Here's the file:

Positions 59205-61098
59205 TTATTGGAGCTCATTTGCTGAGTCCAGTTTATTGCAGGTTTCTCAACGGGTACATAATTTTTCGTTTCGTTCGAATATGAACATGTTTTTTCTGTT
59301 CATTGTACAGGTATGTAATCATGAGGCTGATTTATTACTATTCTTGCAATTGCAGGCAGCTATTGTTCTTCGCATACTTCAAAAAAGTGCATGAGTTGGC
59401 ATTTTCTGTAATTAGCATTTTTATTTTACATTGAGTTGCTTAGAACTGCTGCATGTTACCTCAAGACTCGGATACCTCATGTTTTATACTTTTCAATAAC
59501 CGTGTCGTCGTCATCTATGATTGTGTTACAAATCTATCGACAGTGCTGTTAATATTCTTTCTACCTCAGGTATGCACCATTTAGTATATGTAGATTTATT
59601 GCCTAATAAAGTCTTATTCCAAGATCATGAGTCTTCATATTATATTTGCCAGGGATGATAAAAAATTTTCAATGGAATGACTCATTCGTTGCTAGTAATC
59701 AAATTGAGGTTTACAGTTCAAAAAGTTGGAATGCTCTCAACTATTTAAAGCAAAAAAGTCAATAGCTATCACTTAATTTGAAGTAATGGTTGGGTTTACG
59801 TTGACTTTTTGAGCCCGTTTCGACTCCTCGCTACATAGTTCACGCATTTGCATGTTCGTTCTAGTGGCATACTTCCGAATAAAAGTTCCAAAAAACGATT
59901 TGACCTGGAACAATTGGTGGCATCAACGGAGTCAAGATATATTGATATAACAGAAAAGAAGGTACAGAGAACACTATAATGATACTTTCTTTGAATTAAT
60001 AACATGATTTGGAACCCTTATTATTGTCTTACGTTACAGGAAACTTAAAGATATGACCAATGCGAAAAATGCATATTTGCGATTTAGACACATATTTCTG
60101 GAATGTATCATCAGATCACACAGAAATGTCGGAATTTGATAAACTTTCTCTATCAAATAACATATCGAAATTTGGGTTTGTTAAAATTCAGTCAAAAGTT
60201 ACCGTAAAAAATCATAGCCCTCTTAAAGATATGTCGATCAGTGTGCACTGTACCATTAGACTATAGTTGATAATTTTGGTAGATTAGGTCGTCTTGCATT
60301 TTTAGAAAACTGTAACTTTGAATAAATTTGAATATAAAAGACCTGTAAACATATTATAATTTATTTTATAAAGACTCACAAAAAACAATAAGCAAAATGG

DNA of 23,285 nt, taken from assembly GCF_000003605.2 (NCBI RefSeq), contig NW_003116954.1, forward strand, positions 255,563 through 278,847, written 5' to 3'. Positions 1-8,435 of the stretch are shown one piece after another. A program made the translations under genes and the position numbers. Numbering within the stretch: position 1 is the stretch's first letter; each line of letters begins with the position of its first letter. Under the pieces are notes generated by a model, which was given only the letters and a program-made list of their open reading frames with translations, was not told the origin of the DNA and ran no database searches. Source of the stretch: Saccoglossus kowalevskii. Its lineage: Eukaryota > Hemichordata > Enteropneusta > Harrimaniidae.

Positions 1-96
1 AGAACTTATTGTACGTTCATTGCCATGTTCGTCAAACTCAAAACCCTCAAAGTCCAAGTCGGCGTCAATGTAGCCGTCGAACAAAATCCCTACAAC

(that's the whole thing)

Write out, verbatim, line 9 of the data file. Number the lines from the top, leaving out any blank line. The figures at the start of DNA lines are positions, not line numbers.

59901 TGACCTGGAACAATTGGTGGCATCAACGGAGTCAAGATATATTGATATAACAGAAAAGAAGGTACAGAGAACACTATAATGATACTTTCTTTGAATTAAT